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Should doping in sport be a crime?

11 Comments
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No. Why spend public resources on policing a private for-profit entertainment activity? The enforcement burden should fall on the private sport organisations.

It's also completely impractical. If someone takes an otherwise legal over the counter medication to calm their nerves before some niche sport like 'dressage' (horse dancing), which happens to be banned by a private equestrian association, why should they be arrested? Why should I pay for the arrest, trial and possible incarceration of this person? I really couldn't care less. Would all sports and competitions be covered or just the big popular ones? Who will make these decisions?

-2 ( +8 / -10 )

No. Why spend public resources on policing a private for-profit entertainment activity?

Yes, for precisely this reason. Where profit, sponsorship, and national prestige rest on the performance of and individual or team, there will be immense pressure to perform or take advantage of anything which will give them an edge. Unfortunately it has been shown that time and time again, when these factors are in play, morals and ethics go out the window for the benefit of immediate gain.

If you want an example of this, look at the thousands of young Russian and East German gymnasts fed drugs to delay the onset of puberty so they could continue in their chosen field.

4 ( +7 / -3 )

@InspectorGadget

Yes, for precisely this reason. Where profit, sponsorship, and national prestige rest on the performance of and individual or team, there will be immense pressure to perform or take advantage of anything which will give them an edge.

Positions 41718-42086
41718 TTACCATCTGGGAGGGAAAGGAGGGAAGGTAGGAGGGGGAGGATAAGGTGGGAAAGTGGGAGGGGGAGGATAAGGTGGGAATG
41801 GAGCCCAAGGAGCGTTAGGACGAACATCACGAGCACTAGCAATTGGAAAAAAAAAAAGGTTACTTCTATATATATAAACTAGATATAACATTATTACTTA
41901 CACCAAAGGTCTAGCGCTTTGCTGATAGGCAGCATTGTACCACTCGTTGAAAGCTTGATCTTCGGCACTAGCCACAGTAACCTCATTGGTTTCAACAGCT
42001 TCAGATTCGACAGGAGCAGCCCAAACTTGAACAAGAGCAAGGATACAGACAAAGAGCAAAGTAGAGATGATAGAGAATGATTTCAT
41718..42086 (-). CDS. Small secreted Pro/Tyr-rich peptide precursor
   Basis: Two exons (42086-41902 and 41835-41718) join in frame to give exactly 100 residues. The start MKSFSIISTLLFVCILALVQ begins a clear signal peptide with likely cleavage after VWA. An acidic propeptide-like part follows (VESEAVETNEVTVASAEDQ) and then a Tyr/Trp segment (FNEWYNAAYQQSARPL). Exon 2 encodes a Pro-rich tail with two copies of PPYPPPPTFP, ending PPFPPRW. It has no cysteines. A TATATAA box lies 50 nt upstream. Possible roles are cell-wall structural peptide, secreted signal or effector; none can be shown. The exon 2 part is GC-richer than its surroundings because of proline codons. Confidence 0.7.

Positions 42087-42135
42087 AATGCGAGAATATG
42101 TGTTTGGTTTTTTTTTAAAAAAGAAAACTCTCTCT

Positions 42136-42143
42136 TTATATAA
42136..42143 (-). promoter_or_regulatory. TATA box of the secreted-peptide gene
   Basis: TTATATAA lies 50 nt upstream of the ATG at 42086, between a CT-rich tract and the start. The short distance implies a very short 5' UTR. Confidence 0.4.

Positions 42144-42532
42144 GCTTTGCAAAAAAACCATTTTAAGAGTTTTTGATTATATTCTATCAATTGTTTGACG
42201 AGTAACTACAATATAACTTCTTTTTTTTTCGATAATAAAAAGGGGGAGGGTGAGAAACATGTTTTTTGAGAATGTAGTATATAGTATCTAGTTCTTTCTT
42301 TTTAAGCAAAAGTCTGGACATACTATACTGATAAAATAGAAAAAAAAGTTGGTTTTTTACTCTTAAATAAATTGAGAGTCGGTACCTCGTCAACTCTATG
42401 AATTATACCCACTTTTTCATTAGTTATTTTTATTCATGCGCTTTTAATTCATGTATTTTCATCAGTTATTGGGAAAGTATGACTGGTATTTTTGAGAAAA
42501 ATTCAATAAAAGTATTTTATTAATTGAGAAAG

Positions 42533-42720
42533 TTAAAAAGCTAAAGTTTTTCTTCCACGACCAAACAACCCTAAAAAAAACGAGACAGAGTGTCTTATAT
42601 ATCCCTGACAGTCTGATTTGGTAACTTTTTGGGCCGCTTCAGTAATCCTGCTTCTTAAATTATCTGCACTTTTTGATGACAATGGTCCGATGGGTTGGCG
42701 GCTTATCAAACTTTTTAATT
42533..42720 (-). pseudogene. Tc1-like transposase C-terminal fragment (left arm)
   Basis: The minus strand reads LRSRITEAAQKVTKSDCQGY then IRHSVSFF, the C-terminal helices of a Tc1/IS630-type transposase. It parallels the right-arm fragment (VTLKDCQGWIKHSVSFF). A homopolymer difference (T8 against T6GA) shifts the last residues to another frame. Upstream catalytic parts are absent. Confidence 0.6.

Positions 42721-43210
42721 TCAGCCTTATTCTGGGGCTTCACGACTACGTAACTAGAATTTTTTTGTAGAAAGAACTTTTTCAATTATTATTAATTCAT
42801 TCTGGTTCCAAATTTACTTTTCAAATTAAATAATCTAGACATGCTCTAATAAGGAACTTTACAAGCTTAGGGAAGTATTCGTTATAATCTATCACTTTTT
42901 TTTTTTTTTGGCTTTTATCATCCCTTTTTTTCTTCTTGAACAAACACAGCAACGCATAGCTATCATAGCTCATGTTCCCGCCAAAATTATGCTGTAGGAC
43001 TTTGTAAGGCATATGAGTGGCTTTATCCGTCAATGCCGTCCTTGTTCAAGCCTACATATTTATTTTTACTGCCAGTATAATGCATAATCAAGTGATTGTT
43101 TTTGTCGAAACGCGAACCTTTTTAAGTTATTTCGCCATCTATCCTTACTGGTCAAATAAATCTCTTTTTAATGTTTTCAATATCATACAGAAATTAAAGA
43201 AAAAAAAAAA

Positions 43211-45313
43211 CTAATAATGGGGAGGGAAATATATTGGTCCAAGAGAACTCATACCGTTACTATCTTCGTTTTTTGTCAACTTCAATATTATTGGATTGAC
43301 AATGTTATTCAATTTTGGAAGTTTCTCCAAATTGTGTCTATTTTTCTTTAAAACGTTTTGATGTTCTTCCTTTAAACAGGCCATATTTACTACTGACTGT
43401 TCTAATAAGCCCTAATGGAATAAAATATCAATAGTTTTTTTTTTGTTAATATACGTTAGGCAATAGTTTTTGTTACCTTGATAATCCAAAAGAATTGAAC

Just because large sums of money are involved does not mean that there's a compelling public interest for taxpayers to cover the cost of ensuring the integrity of these private competitions. If we extend this logic, what about spelling bees, or fishing competitions where an angler uses an unauthorised lure, or even video game tournaments with huge prize money? The Electronic Sports League now has its own list of banned substances and drug tests its video game players. Are you also in favour of potentially criminalising them?

Nobody likes cheaters, but when you criminalise something, you're shifting the cost and burden of investigation and enforcement onto all public taxpayers. Police, prosecutors and judges will have to expend public resources to determine whether a crime has actually been committed. This is why, in most cases, we try to only criminalise activities where every member of the public has a theoretical shared interest in the enforcement of the law (ie. murder, theft, rape, speeding {but only on public roads}, public intoxication {but not private intoxication}, etc). In the case of sports competitions, a significant portion of the public do not follow these private competitions and stand to gain absolutely nothing from spending public resources to ensure the athletes are clean.

Even if you tried to criminalise doping, what would an anti-doping law actually look like? The list of banned substances differs considerably from sport to sport, from competition to competition, and from governing body to governing body. How would we settle on a specific list of banned substances? Would you cover every conceivable sport? Would it be updated every 6 months as new substances and techniques are developed? Because what you could not do in a criminal anti-doping law is deputise private sports governing bodies and say that anyone found guilty of doping by these private bodies is now also guilty of a criminal offense. This would deny people their right to a fair trial by the state. The private governing bodies are clearly in a far better position to police the rules of their own competitions and they have the means and financial incentives to do this.